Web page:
Hi, my name is Jamie and I was diagnosed with TTP in July 2016. At the time I was 44 years of age and in what I thought relatively good health.
I first noticed discolouration to my feet and legs which at first I thought was the beginnings of an infection in my eczema on my ankles. Similar symptoms had occurred in previous flare ups of my eczema and so I booked a GP appointment with that in mind.
It was a Friday evening in July, the GP was attentive and identified it as purpura, booked me in for blood tests 5 days later and said if I felt any different over the weekend to go to A&E. I had a busy weekend as it was my youngest son’s first birthday party and whilst I felt tired I didn’t feel poorly. However, by Monday morning I was wondering whether to go to work – I did, though by now I noticed the distinctive marks on my arms and back of my hands. I left work saying to my boss that I might go back to the doctor.
It was a hot summer evening and untypically I felt dizzy and out of breath walking to the London station to go home. When I got home, I looked in the mirror and knew something wasn’t right. The whites of my eyes were no longer white, more yellow a little like the hue of my skin. I phoned the out of hours doctor; drove to the hospital in Dartford; had tests; went to A&E for more tests; and got admitted. The following morning I was wheeled up to a ward where I received blood and the haematologists told me that they suspected I had TTP and was being transferred to UCLH in London! I wouldn’t get back home for another two and a half weeks, though I thank my lucky stars that I did.
The blue light journey was scary though as I still felt okay it was a curiously exciting experience. Arriving at UCLH it dawned on me what was going on and needless to say any other feelings were soon replaced with wave after wave of anxiety. Later that evening I had my first vascular catheter inserted and underwent the first of multiple plasma exchanges.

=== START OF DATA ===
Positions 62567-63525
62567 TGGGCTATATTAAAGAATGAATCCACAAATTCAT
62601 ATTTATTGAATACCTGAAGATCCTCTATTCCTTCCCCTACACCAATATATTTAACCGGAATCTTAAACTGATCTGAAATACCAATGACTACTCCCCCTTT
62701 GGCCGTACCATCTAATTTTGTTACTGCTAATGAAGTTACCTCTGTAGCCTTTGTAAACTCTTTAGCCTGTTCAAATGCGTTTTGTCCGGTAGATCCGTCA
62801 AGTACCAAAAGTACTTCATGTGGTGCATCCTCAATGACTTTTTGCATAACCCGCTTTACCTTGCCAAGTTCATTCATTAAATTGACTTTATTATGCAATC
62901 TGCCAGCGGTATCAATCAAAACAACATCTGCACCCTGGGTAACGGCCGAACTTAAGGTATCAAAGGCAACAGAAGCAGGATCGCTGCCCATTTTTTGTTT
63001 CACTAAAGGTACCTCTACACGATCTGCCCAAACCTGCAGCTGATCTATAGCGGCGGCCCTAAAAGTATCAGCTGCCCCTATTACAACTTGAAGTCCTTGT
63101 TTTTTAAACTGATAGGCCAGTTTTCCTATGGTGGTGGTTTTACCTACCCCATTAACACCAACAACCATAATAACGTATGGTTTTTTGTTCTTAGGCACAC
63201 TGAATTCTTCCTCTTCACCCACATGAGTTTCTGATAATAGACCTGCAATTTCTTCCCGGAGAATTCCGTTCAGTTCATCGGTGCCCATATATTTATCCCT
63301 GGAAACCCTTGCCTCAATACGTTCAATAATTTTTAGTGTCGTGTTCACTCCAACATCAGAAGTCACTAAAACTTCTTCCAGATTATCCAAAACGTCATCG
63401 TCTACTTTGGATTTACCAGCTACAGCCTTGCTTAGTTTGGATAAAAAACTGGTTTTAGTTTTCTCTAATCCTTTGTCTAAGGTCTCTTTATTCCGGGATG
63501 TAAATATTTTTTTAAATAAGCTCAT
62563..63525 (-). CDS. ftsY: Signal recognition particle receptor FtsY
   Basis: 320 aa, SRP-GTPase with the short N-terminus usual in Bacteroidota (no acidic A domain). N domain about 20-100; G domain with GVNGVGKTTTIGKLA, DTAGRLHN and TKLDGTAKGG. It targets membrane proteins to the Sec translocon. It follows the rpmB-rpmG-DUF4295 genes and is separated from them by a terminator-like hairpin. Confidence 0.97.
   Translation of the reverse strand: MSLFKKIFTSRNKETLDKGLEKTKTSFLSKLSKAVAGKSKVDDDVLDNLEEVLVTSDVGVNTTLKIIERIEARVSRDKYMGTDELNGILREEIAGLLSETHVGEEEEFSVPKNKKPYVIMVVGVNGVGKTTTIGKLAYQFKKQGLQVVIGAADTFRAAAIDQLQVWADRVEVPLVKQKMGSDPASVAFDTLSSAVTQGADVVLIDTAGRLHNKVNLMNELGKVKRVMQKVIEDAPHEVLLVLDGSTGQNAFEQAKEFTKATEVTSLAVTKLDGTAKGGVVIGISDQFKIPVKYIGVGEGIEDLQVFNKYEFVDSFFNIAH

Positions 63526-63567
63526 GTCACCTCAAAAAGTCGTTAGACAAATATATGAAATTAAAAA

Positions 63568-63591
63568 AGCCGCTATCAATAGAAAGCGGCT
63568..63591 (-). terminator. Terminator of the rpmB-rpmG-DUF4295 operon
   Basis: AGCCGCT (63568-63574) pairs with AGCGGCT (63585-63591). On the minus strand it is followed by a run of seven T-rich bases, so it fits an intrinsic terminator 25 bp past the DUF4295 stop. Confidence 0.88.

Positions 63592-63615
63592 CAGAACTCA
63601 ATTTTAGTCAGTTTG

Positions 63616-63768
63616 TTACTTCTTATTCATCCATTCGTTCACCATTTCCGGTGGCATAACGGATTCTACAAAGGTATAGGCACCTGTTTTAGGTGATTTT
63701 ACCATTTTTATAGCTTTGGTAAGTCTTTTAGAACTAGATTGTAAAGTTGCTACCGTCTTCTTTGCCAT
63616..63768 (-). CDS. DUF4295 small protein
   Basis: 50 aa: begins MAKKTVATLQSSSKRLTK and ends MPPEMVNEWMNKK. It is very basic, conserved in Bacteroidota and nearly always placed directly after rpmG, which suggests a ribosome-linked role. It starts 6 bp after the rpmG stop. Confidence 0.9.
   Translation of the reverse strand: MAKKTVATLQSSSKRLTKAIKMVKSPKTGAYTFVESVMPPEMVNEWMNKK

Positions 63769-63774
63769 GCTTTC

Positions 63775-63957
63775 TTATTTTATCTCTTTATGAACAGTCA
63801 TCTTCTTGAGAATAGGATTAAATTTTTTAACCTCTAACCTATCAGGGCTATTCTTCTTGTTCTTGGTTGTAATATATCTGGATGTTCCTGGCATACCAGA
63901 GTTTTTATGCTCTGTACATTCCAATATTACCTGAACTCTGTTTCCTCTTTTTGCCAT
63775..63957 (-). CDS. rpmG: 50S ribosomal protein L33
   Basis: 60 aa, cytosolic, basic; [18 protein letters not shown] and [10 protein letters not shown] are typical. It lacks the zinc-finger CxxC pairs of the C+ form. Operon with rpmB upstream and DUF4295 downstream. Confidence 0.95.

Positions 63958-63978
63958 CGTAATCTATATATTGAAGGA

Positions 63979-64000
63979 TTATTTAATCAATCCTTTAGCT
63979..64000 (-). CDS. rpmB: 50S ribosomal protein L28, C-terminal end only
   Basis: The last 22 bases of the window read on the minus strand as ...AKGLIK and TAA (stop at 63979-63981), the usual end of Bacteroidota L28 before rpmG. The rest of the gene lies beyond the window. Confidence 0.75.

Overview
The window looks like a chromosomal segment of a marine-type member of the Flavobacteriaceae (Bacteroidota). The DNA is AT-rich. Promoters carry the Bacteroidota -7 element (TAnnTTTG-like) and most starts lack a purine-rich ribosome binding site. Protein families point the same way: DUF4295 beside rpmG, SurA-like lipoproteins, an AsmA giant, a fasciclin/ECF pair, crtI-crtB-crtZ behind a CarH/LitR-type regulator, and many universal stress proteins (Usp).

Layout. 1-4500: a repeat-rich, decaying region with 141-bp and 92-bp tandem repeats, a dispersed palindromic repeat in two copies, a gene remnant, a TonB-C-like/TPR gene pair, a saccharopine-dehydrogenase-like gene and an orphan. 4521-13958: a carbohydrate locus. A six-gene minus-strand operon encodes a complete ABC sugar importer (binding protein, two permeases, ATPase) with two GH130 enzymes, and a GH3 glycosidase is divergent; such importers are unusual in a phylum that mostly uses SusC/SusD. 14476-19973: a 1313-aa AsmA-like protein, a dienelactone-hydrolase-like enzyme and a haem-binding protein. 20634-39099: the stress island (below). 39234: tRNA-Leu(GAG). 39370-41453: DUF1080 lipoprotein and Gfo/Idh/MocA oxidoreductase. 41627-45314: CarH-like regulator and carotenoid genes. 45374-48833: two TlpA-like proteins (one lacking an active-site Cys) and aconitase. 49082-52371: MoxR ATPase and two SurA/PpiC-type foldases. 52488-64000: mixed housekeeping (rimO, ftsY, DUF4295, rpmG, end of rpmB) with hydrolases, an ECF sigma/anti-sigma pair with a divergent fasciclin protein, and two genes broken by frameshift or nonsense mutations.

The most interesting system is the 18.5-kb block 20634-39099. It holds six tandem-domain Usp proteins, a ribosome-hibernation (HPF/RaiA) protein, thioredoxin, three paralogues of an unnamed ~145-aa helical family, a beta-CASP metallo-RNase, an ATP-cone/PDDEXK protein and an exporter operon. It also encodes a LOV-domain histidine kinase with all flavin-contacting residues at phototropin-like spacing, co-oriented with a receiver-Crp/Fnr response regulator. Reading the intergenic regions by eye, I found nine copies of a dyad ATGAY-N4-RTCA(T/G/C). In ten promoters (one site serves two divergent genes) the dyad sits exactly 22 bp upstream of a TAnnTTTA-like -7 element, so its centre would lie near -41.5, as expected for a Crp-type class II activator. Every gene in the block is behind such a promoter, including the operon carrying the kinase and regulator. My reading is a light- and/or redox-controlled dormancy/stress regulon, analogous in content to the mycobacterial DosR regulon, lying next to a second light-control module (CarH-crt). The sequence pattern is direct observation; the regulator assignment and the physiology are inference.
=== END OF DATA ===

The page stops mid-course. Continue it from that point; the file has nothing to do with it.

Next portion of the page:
I was sick during my first exchange though a drip and/or crunching calcium tablets seemed to work thereon in. That first night was the toughest. Dosed up on steroids; anxious and sensing my frailty I poured out my feelings in a lengthy written account – not knowing what was going on; what I had; what I didn’t have was all consuming. It helped a little though sleep did not come easily.
The blood tests that came back on the Wednesday morning confirmed the TTP. I could now focus, well a little bit better on what was needed. I consented to the Hercules trial and along with the blood tests; plasma exchanges; and trial injections succumbed to the routine of hospital life. I can’t say I looked forward to the removal of the catheters or their insertion though the experience was short and done so expertly that on reflection, afterwards, the anxiety leading up to each procedure felt misplaced.
I got used to the lengthy plasma exchanges and got obsessed with platelet counts which slowly and surely rose. My adamts 13 recovered and the rituximab seemed to do it’s job. The Docs, Nurses and Health care assistants were great and tended to me with great care and empathy. I feel lucky that I maintained my appetite and I looked forward to the meals, especially the puddings. However, despite this I still noticeably lost weight.